Netcraft’s IP Geolocation service allows customers to accurately find the physical location of internet servers. Unlike other commercial geolocation providers, our service does not rely on WHOIS information. Our service uses latency measurements and geometry alone to calculate geolocation, which means that we have an extremely high degree of confidence in our results.
Customers of the IP Geolocation service can perform lookups on IP addresses of their choosing. Lookups can be performed either through our dedicated web interface, shown above, or through an API.
This service is particularly useful to customers researching the infrastructure used by hosting companies. Customers interested in finding the legal jurisdiction of web content may also find the service valuable.
At Netcraft, we often investigate criminal hosting companies, and we have used the geolocation service many times during these investigations. We discussed one such investigation in a recent blog post, in which we identified the data centre in which 8chan is hosted.
Comparison to other commercial geolocation services
To illustrate the difference between our service and others, we have geolocated a small sample of IP addresses using a range of different services, including our own. All of the IP addresses are using incorrect WHOIS country codes. The table below summarises the results:
|IP address||WHOIS Country||Actual Country†||Provider 1||Provider 2||Provider 3||Provider 4||Provider 5||Provider 6||Netcraft|
|18.104.22.168||North Korea||Czech Republic|
|22.214.171.124||Virgin Islands||United States|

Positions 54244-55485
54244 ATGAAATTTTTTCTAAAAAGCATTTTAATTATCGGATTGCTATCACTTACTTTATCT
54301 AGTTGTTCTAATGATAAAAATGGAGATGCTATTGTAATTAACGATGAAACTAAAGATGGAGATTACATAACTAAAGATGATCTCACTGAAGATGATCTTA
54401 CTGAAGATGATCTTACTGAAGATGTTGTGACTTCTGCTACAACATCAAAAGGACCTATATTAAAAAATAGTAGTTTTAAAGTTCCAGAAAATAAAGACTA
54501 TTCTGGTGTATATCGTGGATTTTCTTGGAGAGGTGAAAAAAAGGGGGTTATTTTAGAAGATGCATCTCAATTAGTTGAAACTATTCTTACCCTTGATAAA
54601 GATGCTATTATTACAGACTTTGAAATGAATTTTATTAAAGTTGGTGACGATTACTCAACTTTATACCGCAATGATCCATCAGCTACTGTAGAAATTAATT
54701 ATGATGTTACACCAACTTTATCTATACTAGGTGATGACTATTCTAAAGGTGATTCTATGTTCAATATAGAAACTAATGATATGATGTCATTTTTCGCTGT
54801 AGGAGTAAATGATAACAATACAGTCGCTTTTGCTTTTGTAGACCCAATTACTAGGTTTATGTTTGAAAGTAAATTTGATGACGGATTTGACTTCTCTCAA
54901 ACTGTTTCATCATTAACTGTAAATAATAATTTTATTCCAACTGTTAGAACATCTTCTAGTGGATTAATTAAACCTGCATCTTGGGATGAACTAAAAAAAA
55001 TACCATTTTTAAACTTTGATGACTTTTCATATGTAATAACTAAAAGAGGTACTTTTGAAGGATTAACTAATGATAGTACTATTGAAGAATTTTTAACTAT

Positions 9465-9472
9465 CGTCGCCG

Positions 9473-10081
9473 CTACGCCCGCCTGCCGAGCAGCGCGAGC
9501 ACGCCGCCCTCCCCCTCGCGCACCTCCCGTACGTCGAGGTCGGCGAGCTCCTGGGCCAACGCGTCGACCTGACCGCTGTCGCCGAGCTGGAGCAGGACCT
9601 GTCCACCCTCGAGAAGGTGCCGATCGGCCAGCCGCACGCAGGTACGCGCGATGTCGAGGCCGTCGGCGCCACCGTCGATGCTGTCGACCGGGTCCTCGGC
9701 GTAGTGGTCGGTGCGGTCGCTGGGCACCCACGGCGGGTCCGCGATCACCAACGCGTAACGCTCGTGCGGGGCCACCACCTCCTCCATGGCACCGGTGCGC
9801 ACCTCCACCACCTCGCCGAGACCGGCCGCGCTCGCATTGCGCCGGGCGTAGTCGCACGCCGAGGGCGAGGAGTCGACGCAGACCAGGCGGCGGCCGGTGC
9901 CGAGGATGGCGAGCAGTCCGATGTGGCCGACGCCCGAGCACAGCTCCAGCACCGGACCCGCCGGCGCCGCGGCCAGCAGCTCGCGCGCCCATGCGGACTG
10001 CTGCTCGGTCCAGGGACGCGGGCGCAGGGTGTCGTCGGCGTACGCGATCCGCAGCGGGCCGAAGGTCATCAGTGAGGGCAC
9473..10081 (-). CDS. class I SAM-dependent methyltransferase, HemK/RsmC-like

|126.96.36.199||Cayman Islands||Hong Kong|
As the table shows, many geolocation providers will trust the country code provided on the WHOIS record of the IP address, ignoring the advice of internet registries:
“country:” – This identifies a country using the ISO 3166-2 letter country codes. It has never been specified what this country represents. It could be the location of the head office of a multi-national company or where the server centre is based or the home of the End User. Therefore, it cannot be used in any reliable way to map IP addresses to countries.
We use a technique known as multilateration to find the locations in which IP addresses are being used. The satellite navigation and aerospace industries have been using multilateration for some time, but we are not aware of any other commercial IP multilateration service.
Performing multilateration on a target involves collecting latency measurements to the target from many different measurement servers across the world, converting those latency measurements into maximum distances from each server, and then using this information to exclude areas which the target cannot be within.
We have access to an array of over 11,000 measurement servers across the world through the RIPE Atlas network† , although we usually only need to use a small subset of these. We also run a small number of private measurement servers in a range of geographically diverse locations.
Netcraft regularly geolocates IP addresses hosting cybercrime, and these results are cached. We allow the public access to these results through our Site Report service (for example, here), although we rate-limit this access and limit the accuracy of results.
Our multilateration approach relies on collecting latency measurements to targets, which is slower and more expensive than a simple WHOIS lookup. Because of this, we cannot geolocate the entire IP address space ahead of time, so geolocation must be performed on demand (if the result isn’t in our cache). Additionally, the maximum accuracy of our service is dependent on the latency from the nearest measurement server. Residential IP addresses often have too much latency to be geolocated accurately.